Monday, March 10, 2008

Surf Watch: Drunkorexia and the Diseases of Excess

From the Stuff I Found Randomly Surfing the Internets File:
Drunkorexia is, as the video states, a new non-medical buzzword for the combination of alcoholism and anorexia. Specifically the practice of skipping meals, or reducing calorie intake to compensate for the calories in alcoholic drinks. Or it can mean a diet that completely substitutes liquid calories for the solid non-alcoholic variety. I like the term because it uses the word drunk, which I prefer to alcoholic ("alcoholics go to meetings"). It's described in this NY Times article along with several other medical and non-medical terms for various, no doubt, uniquely American diseases, or at the very least diseases of industrialized nations. They are:
Manorexia is the male version of anorexia. Orthorexia is an obsession with what is perceived as healthy food — eliminating fats and preservatives, for example. But people with this condition can dangerously deprive themselves of needed nutrients.

Diabulimia refers to diabetics who avoid taking insulin, which can cause weight gain, in order to control their weight. Despite the name, the disorder does not typically involve purging.

Binge Eating Disorder refers to obsessive overeating, especially of foods high in salt and sugar, that does not involve excessive exercise or purging to compensate for the high caloric intake.
The thing that I find curious about each of these diseases is that they are conditions that are only possible in a climate of excess. You don't find people in third world populations suffering from anorexia, bulimia or the like. They suffer from actual starvation in many cases. Maybe it could be characterized as the involuntary form of the disease. You certainly don't find many of them, I gotta guess, there are probably no stats on it, barfing up a good meal.

Maybe it demonstrates a need in people for strife. In a land of plenty, in those places in the country where no one has to want for a meal, or for shelter, or for clothing, people find something to have a food crisis over. I wonder just how you would explain the phenomenon in a place where people are starving because they live in an area affected by drought, or are refugees from war, just plain poor? It would surely sound baffling, if not completely insane.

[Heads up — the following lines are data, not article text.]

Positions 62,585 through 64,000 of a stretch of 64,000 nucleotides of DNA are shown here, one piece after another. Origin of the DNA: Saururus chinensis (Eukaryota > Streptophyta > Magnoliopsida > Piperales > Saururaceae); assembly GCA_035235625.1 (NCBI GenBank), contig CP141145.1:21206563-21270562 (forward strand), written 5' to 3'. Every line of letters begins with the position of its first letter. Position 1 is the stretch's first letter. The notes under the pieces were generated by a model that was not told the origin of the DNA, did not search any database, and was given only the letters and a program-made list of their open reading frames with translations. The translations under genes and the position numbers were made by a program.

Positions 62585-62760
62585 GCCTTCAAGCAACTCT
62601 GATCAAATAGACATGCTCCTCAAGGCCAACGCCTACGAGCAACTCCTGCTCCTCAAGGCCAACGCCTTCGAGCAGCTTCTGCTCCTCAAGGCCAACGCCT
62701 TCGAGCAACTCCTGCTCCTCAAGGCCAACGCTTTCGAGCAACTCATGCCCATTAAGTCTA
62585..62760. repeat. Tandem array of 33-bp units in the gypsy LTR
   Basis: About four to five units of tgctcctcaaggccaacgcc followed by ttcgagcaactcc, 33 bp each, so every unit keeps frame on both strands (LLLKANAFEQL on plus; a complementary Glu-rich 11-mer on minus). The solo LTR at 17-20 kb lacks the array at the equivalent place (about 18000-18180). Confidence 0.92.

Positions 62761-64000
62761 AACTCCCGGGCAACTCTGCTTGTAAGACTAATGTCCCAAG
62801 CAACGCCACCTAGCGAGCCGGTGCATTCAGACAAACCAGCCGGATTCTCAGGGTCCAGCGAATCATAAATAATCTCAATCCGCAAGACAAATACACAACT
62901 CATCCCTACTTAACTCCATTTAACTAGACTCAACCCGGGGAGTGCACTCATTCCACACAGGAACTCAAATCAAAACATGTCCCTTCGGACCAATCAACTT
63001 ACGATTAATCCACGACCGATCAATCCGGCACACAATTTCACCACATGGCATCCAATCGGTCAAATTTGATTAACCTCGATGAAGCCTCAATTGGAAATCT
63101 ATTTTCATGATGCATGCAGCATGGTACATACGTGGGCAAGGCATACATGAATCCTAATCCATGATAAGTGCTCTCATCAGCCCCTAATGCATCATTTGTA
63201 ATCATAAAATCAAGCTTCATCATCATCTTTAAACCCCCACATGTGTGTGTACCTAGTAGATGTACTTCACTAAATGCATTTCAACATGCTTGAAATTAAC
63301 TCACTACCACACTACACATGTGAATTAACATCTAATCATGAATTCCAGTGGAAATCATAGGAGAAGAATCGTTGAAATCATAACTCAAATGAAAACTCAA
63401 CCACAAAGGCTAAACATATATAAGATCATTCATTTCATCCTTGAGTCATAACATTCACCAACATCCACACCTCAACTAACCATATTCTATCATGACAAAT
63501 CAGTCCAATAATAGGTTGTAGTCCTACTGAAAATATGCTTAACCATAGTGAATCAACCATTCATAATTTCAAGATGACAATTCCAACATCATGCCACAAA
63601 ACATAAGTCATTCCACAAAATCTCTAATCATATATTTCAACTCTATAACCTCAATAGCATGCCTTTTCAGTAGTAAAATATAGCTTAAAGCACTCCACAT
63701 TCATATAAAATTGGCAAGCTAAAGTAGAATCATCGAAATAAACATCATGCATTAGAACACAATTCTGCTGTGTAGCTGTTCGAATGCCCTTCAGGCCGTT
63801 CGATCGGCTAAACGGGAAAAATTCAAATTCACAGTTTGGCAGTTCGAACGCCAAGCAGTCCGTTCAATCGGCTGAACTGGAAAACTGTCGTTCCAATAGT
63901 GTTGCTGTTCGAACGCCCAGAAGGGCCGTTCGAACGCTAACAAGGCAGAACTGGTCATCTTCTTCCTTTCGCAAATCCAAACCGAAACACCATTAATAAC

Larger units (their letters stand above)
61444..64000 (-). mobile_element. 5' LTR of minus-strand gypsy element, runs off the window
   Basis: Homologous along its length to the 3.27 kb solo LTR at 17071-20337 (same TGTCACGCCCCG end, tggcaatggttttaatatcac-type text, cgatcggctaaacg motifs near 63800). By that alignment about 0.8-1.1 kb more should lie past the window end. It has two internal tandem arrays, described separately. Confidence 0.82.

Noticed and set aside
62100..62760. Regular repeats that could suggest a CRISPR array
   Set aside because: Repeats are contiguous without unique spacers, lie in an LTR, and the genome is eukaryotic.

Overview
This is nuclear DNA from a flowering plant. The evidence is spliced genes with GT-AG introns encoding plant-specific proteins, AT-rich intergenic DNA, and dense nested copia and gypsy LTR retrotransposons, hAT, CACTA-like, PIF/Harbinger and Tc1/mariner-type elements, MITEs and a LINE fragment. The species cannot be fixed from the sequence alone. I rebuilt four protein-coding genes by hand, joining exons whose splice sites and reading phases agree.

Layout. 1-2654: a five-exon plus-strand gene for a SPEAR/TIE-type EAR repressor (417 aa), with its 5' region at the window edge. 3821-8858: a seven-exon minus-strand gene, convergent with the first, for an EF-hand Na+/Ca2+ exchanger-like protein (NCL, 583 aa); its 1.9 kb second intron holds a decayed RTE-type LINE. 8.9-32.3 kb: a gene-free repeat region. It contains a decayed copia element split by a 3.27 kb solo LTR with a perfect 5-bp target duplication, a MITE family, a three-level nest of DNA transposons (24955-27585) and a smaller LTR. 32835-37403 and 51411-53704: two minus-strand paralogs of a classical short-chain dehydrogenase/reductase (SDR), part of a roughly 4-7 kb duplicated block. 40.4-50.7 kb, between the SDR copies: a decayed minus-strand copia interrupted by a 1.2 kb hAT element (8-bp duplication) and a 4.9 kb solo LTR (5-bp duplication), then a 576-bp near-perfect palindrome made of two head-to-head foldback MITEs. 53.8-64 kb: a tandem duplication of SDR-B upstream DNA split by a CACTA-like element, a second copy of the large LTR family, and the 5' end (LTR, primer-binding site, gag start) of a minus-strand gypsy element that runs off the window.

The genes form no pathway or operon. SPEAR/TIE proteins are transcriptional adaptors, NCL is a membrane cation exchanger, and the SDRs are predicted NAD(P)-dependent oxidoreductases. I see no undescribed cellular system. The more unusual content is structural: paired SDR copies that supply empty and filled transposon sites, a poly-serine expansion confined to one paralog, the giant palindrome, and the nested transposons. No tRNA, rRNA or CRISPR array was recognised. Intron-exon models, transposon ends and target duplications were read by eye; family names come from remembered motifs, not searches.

Now I don't at all mean to minimize the suffering of those affected by these modern afflictions. Though I think at times we do go overboard in the characterizing of modern problems as diseases. Something that feeds in to the disease industry in this country. Of creating something that needs to be treated and cured and that makes a healthy profit for someone else. Ancient Romans binged and purged and they called it a party.

I also realize that these problems in many cases are deep-seated and emotional, a result of childhood trauma and abuse. I'm not saying they are not real. Just somewhat ironic and really hard to explain to people in the world who have problems that are more basic by just a skosh. I'm sure those people are suffering emotional trauma as well. But it wouldn't stop them from enjoying a good meal if they had one.

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